So, how do we make this happen? On students where I am the case manager, I am responsible for writing the entire IEP. On students where I am a related service provider (not the case manager), I don’t have to write as much, but I still want my information to be helpful, relevant, and provide a concise picture of their communication skills… plus, I need to be efficient with my time!
My first course of action is always to pull out my progress monitoring tools. I use these one or two weeks before I need to write my present levels (just in case the student gets sick or something unexpected comes up!). I see what level of accuracy the students are at with each of their current goals, and probe accuracy with anything I think might be a future goal. (For example, if I have a second grader that has mastered earlier developing sounds, I likely will go ahead and see how stimulable they are for the /r/ sound.)
For language, I use the overall screenings in the lower and upper versions of my progress monitoring tools to see if I can spot any areas of need, and then administer the full probe in that area for more information if needed. This helps me immensely to spot both strengths and weaknesses.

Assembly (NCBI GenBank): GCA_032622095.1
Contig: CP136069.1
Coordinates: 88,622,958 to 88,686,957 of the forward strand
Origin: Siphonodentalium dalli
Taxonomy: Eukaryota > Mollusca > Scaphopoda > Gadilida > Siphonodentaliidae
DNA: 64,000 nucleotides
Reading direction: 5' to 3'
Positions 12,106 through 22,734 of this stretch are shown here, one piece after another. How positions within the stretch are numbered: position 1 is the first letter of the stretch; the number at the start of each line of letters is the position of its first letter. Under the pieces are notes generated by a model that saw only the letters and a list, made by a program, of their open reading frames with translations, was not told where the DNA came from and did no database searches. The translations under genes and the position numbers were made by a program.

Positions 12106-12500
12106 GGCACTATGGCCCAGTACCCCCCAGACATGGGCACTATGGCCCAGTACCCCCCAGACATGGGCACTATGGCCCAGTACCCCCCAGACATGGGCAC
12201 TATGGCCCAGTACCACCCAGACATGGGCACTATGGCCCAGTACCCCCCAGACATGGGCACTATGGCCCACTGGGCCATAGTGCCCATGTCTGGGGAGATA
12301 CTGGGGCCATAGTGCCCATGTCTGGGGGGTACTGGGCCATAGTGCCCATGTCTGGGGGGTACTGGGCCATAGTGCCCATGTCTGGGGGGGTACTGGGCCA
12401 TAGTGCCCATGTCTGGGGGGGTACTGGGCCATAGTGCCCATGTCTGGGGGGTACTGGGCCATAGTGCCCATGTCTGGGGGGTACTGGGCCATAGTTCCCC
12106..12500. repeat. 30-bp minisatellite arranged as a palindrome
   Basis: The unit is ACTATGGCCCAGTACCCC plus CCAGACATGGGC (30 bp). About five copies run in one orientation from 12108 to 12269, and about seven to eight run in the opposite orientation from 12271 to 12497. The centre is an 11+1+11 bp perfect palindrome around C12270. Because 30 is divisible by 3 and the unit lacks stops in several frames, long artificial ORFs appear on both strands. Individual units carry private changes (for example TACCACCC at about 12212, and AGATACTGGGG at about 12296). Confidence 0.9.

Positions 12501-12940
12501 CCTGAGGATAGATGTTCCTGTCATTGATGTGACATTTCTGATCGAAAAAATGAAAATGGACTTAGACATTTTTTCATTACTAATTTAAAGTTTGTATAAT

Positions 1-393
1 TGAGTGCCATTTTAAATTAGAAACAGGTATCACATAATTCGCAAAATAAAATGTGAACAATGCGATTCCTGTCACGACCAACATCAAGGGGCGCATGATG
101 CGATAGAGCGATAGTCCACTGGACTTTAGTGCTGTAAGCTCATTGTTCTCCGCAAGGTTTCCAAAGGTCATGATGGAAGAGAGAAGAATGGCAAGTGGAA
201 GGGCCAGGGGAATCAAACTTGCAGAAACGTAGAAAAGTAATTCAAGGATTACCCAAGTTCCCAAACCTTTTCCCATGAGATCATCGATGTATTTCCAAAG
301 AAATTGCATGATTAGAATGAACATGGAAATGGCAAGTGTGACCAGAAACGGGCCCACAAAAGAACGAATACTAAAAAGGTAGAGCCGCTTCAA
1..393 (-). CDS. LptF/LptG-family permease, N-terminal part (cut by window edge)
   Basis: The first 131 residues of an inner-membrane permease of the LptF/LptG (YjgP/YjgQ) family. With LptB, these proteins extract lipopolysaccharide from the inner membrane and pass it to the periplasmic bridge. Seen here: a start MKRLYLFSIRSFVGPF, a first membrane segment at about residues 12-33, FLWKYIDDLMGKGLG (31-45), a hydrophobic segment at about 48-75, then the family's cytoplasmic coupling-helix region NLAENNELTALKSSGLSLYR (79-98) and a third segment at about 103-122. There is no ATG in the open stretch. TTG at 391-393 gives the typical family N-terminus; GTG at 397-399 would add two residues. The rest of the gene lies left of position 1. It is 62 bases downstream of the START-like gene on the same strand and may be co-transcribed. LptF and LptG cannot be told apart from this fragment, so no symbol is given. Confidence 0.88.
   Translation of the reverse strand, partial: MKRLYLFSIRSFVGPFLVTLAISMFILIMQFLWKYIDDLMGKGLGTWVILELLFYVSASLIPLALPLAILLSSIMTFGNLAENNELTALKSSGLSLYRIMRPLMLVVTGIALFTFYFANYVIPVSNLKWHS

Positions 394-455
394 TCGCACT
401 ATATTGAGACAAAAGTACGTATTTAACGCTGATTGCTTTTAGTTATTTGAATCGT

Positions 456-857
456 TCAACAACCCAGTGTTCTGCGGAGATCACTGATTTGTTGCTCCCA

For articulation or phonology, I see how they are doing with the current goals/levels, and probe accuracy with higher levels (for example, sentence level if they are working on word level), or other error sounds I might notice in conversation. (I use the tools for articulation, for R, phonology, and early developing sounds.)
For stuttering/fluency, I like to use my friend Maureen’s (The Speech Bubble SLP) Stuttering Screening to gather current information.
For students with articulation, phonology, or stuttering/fluency goals, I have them fill out these self rating scales. These are invaluable in helping bring the student’s perspective – often different than my own! – of their disorder’s impact on their academics and daily life. I use these in present levels as direct quotes from the student.